There are currently around 20–44 million pairs in Europe. The Eurasian Blue Tit and the related hybrids are considered native species in areas of the European continent with a mainly temperate or Mediterranean climate, and in parts of the Middle East. These areas include the United Kingdom and most of theEuropean Economic Area (except Malta, where they are considered vagrant, and Iceland, where they are absent), plus: Albania, Armenia, Azerbaijan, Belarus, Bosnia and Herzegovina, Croatia, Georgia, Iran, Iraq, Jordan, Kazakhstan, Lebanon, the Republic of Macedonia, Moldova, Montenegro, Russia, Serbia, Switzerland, Syria, Turkey and Ukraine.
Eurasian Blue and Great Tits form mixed winter flocks, and the former are perhaps the better gymnasts in the slender twigs. A Eurasian Blue Tit will often ascend a trunk in short jerky hops, imitating a Treecreeper. As a rule the bird roosts in ivy orevergreens, but in harsh winters will nest wherever there is a suitable small hole, be it in a tree or nesting box. They are very agile and can hang from almost anywhere.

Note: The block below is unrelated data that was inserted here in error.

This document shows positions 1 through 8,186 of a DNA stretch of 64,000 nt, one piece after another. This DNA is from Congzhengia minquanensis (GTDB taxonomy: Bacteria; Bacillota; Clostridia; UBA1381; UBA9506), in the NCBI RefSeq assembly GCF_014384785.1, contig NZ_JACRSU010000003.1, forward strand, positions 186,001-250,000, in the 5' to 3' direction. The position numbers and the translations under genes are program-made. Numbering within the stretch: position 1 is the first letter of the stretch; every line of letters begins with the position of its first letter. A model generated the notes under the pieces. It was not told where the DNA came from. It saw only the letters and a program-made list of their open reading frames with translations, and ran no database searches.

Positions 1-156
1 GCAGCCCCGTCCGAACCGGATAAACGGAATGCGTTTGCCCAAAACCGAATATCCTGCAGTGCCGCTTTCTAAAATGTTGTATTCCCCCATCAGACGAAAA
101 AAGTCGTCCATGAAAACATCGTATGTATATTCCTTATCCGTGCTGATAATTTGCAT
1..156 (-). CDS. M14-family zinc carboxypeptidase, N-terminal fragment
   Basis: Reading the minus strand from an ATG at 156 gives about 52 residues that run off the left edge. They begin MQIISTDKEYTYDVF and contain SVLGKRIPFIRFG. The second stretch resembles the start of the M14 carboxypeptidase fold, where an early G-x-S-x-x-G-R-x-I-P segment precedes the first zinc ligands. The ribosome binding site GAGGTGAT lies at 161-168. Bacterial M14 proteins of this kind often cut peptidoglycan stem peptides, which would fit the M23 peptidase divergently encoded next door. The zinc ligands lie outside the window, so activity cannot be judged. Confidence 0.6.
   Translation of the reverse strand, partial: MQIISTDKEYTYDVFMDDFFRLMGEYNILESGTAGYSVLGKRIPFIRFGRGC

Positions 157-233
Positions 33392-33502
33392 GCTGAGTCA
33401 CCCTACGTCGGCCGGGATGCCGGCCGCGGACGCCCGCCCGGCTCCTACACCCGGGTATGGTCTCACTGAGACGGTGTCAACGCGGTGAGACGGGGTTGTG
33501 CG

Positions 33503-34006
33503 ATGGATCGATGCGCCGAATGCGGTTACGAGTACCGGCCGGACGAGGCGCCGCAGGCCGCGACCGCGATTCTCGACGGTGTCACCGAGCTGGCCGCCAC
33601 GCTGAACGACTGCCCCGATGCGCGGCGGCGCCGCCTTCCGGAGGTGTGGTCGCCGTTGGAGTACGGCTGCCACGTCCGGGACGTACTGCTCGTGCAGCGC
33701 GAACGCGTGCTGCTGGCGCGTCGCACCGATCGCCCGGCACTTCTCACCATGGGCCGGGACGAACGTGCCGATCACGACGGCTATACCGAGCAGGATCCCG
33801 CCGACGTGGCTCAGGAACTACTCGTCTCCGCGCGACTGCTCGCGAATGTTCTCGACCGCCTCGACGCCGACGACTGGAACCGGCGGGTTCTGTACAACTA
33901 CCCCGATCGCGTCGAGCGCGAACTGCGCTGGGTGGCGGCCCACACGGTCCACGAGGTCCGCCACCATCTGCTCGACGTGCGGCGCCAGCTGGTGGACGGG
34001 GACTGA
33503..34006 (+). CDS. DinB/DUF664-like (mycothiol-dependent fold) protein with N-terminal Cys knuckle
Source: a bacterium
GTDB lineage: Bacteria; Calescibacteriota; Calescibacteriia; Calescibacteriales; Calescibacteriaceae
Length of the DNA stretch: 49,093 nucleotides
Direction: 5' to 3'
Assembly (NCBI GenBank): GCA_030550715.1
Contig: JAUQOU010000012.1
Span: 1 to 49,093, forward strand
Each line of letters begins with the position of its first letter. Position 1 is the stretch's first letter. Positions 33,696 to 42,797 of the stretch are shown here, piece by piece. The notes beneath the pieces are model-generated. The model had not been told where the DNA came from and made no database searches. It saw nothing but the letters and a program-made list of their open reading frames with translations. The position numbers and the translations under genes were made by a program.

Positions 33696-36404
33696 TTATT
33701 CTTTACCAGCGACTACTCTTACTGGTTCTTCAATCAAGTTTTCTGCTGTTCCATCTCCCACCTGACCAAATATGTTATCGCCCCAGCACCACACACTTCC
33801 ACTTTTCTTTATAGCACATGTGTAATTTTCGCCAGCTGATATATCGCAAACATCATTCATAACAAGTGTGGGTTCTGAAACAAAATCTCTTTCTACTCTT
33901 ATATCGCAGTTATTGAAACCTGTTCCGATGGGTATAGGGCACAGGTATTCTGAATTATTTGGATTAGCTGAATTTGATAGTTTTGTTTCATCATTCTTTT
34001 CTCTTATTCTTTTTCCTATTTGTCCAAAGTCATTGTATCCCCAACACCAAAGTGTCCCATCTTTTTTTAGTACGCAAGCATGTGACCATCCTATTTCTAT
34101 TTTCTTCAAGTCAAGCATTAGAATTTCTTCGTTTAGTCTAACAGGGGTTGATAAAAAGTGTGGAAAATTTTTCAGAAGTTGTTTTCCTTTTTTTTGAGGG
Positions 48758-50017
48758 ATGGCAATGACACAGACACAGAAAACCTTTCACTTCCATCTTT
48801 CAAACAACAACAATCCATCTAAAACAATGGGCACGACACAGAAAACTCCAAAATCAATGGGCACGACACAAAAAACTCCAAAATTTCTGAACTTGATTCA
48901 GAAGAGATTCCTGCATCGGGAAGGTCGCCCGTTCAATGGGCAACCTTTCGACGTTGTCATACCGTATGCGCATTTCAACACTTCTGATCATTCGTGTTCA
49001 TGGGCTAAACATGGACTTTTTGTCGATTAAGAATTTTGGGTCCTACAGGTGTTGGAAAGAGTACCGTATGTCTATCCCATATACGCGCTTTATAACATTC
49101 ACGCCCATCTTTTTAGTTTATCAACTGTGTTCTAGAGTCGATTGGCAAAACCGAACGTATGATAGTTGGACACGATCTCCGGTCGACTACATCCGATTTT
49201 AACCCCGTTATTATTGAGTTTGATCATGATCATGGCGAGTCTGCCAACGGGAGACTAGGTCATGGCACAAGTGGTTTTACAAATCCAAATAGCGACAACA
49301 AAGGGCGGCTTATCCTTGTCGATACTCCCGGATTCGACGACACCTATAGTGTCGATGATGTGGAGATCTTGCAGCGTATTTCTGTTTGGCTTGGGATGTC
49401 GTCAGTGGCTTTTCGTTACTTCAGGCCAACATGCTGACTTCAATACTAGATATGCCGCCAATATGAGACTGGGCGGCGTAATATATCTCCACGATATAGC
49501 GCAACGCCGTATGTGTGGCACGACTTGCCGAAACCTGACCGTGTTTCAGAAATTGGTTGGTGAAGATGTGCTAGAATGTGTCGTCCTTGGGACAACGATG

This is a common and popular European garden bird, due to its perky acrobatic performances when feeding on nuts or suet. It swings beneath the holder, calling “tee, tee, tee” or a scolding “churr”.
The Black-throated Trogon (Trogon rufus) is a near passerine bird in the trogon family, Trogonidae. It is also called “Yellow-bellied Trogon”, but as it is not the only trogon with a yellow belly this should be avoided. It breeds in lowlands from Honduras south to western Ecuador and northern Argentina.